Click here to read more about this


With each exam, I see a lot of examinees unnecessarily panic as the exam nears. To give examinees a good understanding of their odds of passing the UBE exam, I took every available statistic from a credible source (e.g. NCBE and NYBOLE) and created a calculator based on that data. While there will always be outliers, the estimations should accurately reflect the majority of examinees sitting for the exam. These statistics will either make you feel more confident or remind you that more work needs to be put into the exam. However, even if you are in an at-risk category, your MBE practice scores (assuming the MBE practice questions are of sufficient difficulty and representative of the topics tested) will give you the most insight as to whether or not you will pass the UBE.

If you find this calculator helpful, please enter your email address and then press the Submit button to send me your information. Since this is the first iteration of the calculator, I won’t know how accurate it is until I compile results from examinees. Thus, by submitting your information, your input will help improve the accuracy of the calculator for future examinees. Thanks in advance and good luck on the exam.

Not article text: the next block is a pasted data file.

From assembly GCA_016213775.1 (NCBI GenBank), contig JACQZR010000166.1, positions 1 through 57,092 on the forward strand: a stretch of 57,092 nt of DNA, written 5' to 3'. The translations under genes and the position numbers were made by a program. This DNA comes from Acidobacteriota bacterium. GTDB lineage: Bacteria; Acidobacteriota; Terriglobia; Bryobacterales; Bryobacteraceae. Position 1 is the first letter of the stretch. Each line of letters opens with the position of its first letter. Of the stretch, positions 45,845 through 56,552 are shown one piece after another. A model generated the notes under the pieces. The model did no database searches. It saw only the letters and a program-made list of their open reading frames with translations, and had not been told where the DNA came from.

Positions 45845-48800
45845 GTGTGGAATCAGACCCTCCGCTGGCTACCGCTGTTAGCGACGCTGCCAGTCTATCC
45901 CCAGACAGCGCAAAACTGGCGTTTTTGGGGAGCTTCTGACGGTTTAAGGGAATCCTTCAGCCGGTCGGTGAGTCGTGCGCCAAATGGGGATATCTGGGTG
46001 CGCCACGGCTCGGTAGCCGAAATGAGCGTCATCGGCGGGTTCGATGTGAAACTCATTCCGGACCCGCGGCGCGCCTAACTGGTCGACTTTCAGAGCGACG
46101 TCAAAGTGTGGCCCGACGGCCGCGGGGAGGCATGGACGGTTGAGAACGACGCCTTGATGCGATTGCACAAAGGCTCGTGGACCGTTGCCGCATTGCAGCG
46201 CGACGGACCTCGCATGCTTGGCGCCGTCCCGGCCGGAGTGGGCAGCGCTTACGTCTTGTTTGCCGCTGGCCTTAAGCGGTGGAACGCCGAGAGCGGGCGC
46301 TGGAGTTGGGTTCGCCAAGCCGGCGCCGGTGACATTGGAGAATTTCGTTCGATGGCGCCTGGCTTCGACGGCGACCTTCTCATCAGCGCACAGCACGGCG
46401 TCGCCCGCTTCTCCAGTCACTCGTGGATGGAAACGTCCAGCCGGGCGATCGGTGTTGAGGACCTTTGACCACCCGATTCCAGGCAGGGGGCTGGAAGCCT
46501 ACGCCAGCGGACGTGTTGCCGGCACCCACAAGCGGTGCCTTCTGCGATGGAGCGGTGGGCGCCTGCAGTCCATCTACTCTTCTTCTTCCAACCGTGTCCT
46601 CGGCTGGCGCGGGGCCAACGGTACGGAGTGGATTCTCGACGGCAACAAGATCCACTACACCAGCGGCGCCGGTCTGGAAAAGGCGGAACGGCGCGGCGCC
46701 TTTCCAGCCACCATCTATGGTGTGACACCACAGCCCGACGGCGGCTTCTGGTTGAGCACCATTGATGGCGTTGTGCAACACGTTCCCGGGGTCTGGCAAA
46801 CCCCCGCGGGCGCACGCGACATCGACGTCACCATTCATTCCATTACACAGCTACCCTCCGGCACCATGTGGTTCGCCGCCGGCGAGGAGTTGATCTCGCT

I expect bar exam pass rates to continue to decline until at least 2019 (meaning your odds of passing will diminish with each exam you take). In looking at the pass rate data from 1996-2015 (2016 data will not be released until 2017), the 2015 overall national pass rate was 59%, the lowest it has ever been based on this 20 year period. I expect this trend to continue until at least 2019 because the corresponding LSAT Percentiles have also dropped (these Percentiles serve as a good predictor of future bar exam performance).

Click here to read more about this


I expect bar exam pass rates to continue to decline until at least 2019 (meaning your odds of passing will diminish with each exam you take). Bar exam pass rates are tied to the MBE (e.g. if the MBE average for an administration goes up, the pass rates almost always go up). MBE scores are correlated with LSAT scores. Thus, I use the 25th Percentile LSAT and 75th Percentile LSAT as a barometer for pass rates. If the Average LSAT for a class of matriculants drops as compared to the prior class, I similarly expect their bar exam pass rates to drop as compared to the prior class (the raw data can be viewed here).